Developing Plans to Make a Difference
Early in my career, I reflected on how to make a difference. I asked myself: What path should I follow to achieve maximum professional accomplishments? How do I leave scientific contributions of value for others to build on? Will my contributions make enough of a difference to students, to patients, and to family caregivers? What will make the difference? As I reflect back on my career, I now ask myself, did I make contributions to science? For me, that career path began with a diploma program, then a BSN-completion program, followed by a master's degree, a PhD, and ultimately to becoming a university distinguished professor. My questions to myself guided my educational achievements and my path from rural Ohio, following important and logical steps to create the foundation for my research career.
Although my first academic position was not in a traditional academic medical center, we were certain we could do research without a university hospital-we wanted the community to be the center for our work, consistent with my rural background. I understood the community more than traditional large medical centers, and Michigan State University (MSU) was a land grant university with a community-based academic health center. I determined that we would have success in this type of environment because the majority of patients seen in this environment received the majority of their care in community settings.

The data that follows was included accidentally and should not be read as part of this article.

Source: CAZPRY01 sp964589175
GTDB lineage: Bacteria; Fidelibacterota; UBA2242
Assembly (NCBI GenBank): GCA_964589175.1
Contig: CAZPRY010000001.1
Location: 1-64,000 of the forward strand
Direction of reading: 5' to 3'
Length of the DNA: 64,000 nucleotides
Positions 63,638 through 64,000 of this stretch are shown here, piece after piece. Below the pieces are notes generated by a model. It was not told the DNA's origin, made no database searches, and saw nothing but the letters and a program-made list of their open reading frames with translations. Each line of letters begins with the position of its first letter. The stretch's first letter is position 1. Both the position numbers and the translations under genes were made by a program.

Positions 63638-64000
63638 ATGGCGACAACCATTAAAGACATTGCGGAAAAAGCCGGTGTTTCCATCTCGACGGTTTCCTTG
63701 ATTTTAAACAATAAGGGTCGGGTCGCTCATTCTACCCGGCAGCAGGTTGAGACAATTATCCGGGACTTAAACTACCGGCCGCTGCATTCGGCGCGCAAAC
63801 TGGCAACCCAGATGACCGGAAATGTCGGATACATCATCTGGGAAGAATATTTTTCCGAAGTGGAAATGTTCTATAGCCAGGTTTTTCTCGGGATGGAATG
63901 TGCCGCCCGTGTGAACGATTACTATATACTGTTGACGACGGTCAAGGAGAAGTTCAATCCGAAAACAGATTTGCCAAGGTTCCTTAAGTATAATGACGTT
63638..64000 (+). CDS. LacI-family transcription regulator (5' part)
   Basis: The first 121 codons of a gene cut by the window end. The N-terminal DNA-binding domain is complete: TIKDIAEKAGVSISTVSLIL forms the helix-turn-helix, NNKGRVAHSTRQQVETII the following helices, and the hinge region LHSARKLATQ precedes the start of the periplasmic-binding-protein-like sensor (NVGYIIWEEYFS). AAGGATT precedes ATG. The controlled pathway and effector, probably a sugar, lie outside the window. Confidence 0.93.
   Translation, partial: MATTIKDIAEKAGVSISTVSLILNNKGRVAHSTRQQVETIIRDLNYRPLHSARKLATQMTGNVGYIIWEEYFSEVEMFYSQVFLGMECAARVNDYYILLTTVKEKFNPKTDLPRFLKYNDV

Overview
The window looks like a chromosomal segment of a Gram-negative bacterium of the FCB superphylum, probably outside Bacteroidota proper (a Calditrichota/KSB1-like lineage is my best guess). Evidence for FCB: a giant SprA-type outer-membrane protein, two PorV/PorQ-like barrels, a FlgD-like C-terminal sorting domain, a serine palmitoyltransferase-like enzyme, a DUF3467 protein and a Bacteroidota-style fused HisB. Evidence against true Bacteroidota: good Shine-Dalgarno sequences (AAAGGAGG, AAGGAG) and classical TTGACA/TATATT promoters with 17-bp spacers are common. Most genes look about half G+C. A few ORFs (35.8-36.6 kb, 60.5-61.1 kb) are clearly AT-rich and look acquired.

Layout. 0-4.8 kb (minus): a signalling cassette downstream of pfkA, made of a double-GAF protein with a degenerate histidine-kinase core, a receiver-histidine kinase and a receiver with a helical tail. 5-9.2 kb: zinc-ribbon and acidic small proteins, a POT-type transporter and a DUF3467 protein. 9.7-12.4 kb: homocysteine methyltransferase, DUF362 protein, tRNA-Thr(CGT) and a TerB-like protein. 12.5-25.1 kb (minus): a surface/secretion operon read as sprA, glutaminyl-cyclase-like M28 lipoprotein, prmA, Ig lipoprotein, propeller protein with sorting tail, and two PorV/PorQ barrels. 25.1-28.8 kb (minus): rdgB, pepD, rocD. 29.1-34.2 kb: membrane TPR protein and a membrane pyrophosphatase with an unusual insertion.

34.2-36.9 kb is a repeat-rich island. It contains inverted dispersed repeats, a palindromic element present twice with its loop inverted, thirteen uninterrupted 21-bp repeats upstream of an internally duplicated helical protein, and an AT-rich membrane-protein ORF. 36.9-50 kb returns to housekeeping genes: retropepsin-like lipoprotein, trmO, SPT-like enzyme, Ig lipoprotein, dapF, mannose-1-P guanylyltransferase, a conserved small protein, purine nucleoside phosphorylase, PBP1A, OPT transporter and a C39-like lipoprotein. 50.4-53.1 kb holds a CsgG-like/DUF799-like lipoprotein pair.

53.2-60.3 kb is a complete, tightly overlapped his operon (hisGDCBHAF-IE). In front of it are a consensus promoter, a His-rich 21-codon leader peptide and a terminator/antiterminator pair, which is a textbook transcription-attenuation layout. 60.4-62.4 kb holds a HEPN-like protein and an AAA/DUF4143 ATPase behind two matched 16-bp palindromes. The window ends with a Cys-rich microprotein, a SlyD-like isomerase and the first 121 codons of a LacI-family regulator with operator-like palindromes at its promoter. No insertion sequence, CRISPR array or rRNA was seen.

Gaining a Worldview About Research and Researchers
I became socialized into the broader nursing perspectives and into the world of nursing research early in my career. I had the opportunity to meet researchers and scholars at professional meetings, beginning in the Midwest before the Midwest Nursing Research Society became a reality. The dean of my college at MSU where I was an assistant instructor sent me out to see the world. Exposure to the environment where there were researchers with doctoral degrees and the related opportunities afforded me were seminal to the development of my spirit and quest for my research career.